Attempts at trans-jurisdictional debate and agreement are often beset by mutual misunderstanding. Professionals and academics engaged in comparative criminal law sometimes use the same terms with different meanings or different terms which mean the same thing. Although English is the new lingua franca in international and comparative criminal law, there are many ambiguities and uncertainties with regard to foundational criminal law and criminal justice concepts. However, there exists greater similarities among diverse systems of criminal law and justice than is commonly realised. This book explores the foundational principles and concepts that underpin the different domestic systems. It focuses on the Germanic and several principal Anglo-American jurisdictions, which are employed as examples of the wider common law-civil law divide.
Over the last forty years, policing has gone through a period of significant change and innovation. The emergence of new strategies has also raised issues about effectiveness and efficiency in policing, and many of these proactive strategies have become controversial as citizens have asked whether they are also fair and unbiased. Updated and expanded for the second edition, this volume brings together leading police scholars to examine these key innovations in policing. Including advocates and critics of each innovation, this comprehensive book assesses the impacts of police innovation on crime and public safety, the extent of implementation of these new approaches in police agencies, the dilemmas these approaches have created for police management, and their impacts on communities.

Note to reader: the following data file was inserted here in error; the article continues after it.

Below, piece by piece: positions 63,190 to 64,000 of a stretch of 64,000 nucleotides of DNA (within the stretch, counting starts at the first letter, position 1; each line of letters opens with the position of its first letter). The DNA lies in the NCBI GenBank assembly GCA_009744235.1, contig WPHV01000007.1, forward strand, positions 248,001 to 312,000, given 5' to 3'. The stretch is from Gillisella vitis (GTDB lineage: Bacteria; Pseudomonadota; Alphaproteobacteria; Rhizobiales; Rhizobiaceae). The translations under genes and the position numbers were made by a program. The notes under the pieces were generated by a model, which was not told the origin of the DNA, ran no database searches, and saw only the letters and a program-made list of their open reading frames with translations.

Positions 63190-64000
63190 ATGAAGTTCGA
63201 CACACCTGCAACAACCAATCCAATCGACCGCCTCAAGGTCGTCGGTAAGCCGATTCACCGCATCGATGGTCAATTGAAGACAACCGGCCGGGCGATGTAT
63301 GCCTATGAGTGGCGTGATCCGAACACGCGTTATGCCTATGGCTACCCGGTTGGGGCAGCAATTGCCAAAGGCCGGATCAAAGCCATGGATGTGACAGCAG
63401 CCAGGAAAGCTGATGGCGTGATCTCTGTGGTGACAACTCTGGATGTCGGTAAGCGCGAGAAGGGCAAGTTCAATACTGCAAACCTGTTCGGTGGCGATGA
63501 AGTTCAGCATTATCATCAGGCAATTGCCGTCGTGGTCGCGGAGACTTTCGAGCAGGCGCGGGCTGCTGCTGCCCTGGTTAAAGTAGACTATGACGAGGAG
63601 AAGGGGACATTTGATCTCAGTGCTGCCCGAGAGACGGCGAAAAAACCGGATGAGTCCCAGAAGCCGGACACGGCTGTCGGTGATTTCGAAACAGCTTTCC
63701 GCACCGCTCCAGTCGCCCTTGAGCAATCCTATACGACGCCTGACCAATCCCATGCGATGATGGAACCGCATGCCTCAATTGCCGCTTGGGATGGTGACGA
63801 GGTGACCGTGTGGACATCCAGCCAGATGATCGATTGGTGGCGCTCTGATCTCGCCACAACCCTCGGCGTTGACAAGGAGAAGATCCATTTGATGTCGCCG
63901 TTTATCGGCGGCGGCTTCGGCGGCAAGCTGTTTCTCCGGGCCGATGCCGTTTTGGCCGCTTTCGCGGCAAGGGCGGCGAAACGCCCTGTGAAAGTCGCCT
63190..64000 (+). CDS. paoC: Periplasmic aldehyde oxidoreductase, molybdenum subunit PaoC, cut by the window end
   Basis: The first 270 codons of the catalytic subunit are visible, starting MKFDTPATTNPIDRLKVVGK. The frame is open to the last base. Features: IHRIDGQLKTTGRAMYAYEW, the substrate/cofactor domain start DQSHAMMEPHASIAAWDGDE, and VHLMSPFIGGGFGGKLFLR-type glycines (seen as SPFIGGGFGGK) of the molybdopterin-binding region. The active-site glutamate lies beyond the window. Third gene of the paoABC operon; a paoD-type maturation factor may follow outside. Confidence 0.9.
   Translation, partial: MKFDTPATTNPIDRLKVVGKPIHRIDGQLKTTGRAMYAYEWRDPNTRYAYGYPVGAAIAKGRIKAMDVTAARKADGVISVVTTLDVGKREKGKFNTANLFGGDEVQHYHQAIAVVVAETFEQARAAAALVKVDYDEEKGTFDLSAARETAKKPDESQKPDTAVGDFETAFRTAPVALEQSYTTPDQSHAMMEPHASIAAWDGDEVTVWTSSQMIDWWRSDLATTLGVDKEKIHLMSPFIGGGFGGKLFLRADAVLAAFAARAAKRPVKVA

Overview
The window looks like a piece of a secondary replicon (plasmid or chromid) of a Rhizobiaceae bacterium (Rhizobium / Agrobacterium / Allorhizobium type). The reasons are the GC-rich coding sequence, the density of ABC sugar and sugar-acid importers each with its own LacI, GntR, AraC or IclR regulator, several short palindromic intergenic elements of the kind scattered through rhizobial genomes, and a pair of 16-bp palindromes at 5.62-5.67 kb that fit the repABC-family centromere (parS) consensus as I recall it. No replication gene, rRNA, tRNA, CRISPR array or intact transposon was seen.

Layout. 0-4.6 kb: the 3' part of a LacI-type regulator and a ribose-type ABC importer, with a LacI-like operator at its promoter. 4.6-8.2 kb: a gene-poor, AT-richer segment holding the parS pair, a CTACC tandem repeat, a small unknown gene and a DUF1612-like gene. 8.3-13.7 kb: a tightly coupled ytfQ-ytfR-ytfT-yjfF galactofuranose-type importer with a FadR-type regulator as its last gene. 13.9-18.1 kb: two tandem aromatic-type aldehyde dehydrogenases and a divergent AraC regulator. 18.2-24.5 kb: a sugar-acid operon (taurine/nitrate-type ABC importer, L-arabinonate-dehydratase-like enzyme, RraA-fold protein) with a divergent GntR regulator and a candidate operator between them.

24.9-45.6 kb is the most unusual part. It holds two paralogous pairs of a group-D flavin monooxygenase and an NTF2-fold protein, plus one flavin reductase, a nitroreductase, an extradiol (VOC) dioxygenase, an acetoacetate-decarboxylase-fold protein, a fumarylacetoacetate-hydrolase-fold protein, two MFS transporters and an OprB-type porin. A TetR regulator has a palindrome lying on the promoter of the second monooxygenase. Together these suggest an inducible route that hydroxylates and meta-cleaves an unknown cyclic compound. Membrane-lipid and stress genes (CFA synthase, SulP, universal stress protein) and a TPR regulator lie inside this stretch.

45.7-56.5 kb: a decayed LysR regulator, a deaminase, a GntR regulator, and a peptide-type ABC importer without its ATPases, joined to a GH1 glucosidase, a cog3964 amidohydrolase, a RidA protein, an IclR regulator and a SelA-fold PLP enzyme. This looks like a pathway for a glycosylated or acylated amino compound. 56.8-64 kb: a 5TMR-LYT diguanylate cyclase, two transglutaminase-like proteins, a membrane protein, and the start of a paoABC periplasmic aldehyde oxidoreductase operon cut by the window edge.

Pyrooz and Decker pull apart the bars on prison gangs to uncover how they compete for control. While there is much speculation about these gangs, there is little solid research. This book draws on interviews with 802 inmates - half of whom were gang members - in two Texas prisons; one of the largest samples of its kind. Using this data, the authors explore how gangs organize and govern, who joins gangs and how they get out, the dark side of gang activities including misconduct and violence, the ways in which gang membership spills onto the street, and the direct and indirect links between the street and prison gangs. Competing for Control captures the nature of gangs in a time of transition, as prison gangs become more horizontal and their power is diffused across groups. There is no study like this one.